Fortunately for our tester, he had a nearly unlimited supply of wood. He lives in a rural area, owns his own chainsaw, and has kids who don’t mind helping him run the wood splitter. But since most fire pit owners don’t have such a readily available supply of firewood, we also paid attention to how quickly each pit burned through logs and made sure to test a pellet burner to help serve those for whom pellets are a preferable fuel source. 

The final factor we considered was clean-up. While logs and pellets burn down, they don’t fully disintegrate. Ash must be removed regularly to preserve proper airflow, maximize combustion, and reduce smoke output so fire pits can burn efficiently. 

Buyer’s Guide: How to Choose a Fire Pit

Fire pits rose in popularity when people were forced to stay home, and outdoor activities were safer than congregating inside. And people have continued to show interest in them even as they’ve returned to indoor group settings for many activities. 

But with so many fire pits on the market, it can take time to sort out which works best for you. The primary consideration should be how you intend to use your fire pit, which is where our guide comes in handy in pointing you in the right direction. 

Fire Pit User Profiles

The Lounger

Some people want a fire pit they can easily set up in their yard or deck to unwind or socialize. The dream evening involves a favorite beverage, finding entertainment, watching flames dance around, and deep breaths of fresh air. 

For those who have a permanent home for their fire pit, we recommend the Breeo X30 for its sturdiness, longevity, and smokeless burns. Those looking to save a few bucks or want a fire pit that’s easier to clean might want to check out the Solo Stove as an alternative. 

If gathering firewood is a concern, consider the Pit Boss Smokeless Fire Pit as a pellet-burning alternative. Its airflow system produces the most entertaining flame array as the fire swirls and licks up over the top of the pit rim. 

Both of these fire pits set the mood for relaxing nights and fun conversations.

The Tailgater

If you’re headed out to the big game and want to party outside of the stadium before rooting on your favorite team, Ñuke Huapi 70 Collapsible Fire Pit is a solid bet thanks to ease of transport. As an added bonus, it comes with grill grates that are perfect for prepping hamburgers or hot dogs and are easy to clean before leading back up for the return trip home. 

Another excellent option for the calm before the sports is the Breeo Y Series. Its lightweight design and retractable legs make it easy to tote around by the handles for those who don’t need a lay-flat fire pit for transport. With a complete array of cooking accessories, you can cook gameday eats to your heart’s content.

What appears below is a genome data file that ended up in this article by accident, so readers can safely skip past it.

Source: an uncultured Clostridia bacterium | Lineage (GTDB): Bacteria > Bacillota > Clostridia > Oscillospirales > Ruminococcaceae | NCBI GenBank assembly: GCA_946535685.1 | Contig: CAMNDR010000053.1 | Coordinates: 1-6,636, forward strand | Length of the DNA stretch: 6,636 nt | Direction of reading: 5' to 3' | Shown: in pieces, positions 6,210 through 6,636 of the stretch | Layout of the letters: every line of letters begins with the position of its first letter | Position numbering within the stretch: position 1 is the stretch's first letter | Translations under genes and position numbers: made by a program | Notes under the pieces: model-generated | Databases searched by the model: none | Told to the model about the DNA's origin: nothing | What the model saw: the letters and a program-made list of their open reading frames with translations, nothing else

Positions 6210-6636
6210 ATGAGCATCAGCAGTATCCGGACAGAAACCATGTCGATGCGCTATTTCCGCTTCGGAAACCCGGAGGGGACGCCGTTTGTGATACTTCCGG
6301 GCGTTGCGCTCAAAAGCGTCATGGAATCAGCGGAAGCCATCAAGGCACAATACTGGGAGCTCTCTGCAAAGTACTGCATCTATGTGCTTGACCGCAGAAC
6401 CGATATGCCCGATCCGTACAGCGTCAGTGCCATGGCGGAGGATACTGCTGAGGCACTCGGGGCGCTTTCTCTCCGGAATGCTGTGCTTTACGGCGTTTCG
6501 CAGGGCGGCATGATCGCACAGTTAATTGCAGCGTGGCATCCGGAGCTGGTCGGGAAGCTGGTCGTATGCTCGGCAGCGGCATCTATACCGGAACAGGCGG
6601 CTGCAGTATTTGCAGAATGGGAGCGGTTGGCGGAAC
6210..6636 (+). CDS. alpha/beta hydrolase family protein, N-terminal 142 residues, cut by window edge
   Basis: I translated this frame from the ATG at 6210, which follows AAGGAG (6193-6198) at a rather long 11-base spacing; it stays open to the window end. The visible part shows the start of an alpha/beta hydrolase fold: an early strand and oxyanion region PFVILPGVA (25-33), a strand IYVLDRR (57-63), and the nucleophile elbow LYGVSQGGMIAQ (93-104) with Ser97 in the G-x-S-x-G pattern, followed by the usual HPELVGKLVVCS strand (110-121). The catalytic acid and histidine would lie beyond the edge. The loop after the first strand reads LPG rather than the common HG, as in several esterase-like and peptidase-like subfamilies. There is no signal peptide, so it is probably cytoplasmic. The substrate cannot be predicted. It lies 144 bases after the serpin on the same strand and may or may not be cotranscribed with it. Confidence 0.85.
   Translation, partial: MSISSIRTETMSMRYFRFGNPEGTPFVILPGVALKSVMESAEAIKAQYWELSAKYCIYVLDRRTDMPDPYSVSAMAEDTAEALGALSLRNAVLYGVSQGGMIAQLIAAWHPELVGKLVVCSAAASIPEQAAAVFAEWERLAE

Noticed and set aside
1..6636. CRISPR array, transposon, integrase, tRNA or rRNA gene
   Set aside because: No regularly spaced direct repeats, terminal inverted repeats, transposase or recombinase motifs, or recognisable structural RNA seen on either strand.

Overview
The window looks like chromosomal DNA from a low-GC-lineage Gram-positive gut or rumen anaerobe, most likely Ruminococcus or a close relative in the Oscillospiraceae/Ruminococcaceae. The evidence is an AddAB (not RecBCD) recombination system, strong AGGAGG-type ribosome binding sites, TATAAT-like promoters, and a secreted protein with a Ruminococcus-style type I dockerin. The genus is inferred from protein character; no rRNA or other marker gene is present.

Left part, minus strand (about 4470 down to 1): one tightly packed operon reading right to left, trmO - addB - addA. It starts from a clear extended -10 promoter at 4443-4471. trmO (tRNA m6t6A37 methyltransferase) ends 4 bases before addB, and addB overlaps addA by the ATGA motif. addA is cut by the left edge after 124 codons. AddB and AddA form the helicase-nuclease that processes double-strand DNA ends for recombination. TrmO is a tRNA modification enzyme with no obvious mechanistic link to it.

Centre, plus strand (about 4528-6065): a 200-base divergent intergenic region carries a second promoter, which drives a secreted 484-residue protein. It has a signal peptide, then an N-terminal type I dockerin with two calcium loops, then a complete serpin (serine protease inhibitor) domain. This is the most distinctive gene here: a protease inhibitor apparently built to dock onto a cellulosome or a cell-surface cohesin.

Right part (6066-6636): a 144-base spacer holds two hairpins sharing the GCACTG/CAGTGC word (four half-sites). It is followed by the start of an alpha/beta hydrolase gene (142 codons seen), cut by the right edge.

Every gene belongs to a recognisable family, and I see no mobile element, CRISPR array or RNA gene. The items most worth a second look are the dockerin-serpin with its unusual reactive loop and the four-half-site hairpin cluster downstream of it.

Families will want a fire pit that’s big enough to fit the whole tribe; (photo/Christian Dashiell)

The Camper

The camping rings at most campsites leave much to be desired. And if you frequent more primitive camp environs, you will likely have to start from scratch. A fire pit that is light enough to tote around and easy to pack amidst the rest of your gear can come in clutch in such situations. 

The Breeo Y Series is our tester’s go-to fire pit for camping. It’s big enough for his whole family to sit around but doesn’t take up too much room in the back of the minivan. The smokeless aspect is beneficial when shower facilities aren’t readily available. 

Burch Barrel’s Son of a Burch boasts a tripod setup perfect for uneven terrain. When out in the elements, its lid and hanging fire pit design can keep embers burning in lousy weather and minimize the mess when it’s time to pack up to head home.  

Fire Pit Storage

Economy of space is a critical feature for those without an oversized garage or shed to store a fire pit. This isn’t an issue for dry climates, where a fire pit can stay outside all year long without getting any worse for the wear. 

One consideration for storage is how small a fire pit can get, but so is its weight. Moving or collapsing a large pit can be a two-person job, whereas a single person of moderate strength can handle a small to medium-sized pit. 


Fire pits come in various sizes. It’s essential to think ahead about how many people you anticipate seating around a fire pit at any given time and how much space you have available for both setup and storage.

Fuel also factors into optimal fire pit size, as bigger fire pits — especially those of a smokeless variety — will tend to burn through fuel at an increased rate. Since a quality fire pit will boast airflow as one of its key features, a larger fire pit will be designed to draw more air than smaller models, thus increasing combustion efficiency.

One upside to a larger fire pit is the ability to divide a fire into multiple zones for cooking purposes. For example, when it was time to roast hotdogs, we were able to pull flaming logs to one side of the Breeo X30 and use the other side for hot coals, whereas with the Breeo Y Series, we had to let all of the logs in the pit burn down to coals before trying to cook. 

The Breeo Y Series Portable Smokeless Fire Pit is easy to carry and store; (photo/Christian Dashiell)

Cooking Surfaces and Accessories

Speaking of cooking, some companies offer custom accessories designed for their fire pits to enhance the outdoor cooking experience. The Ñuke Huapi 70 Collapsible Fire Pit has two cooking grates for high-temperature grilling and a South American-style iron cross for low and slow cooks. Breeo offers an array of accessories, including a kettle holder, griddle plates, grill grates, and pizza oven. 

The Son of a Burch utilizes an innovative pistol-grip lid lift design that allows you to cook feet at varying heights above the fire pit or simply rest the grill grates directly above the fire for a more traditional grilling experience.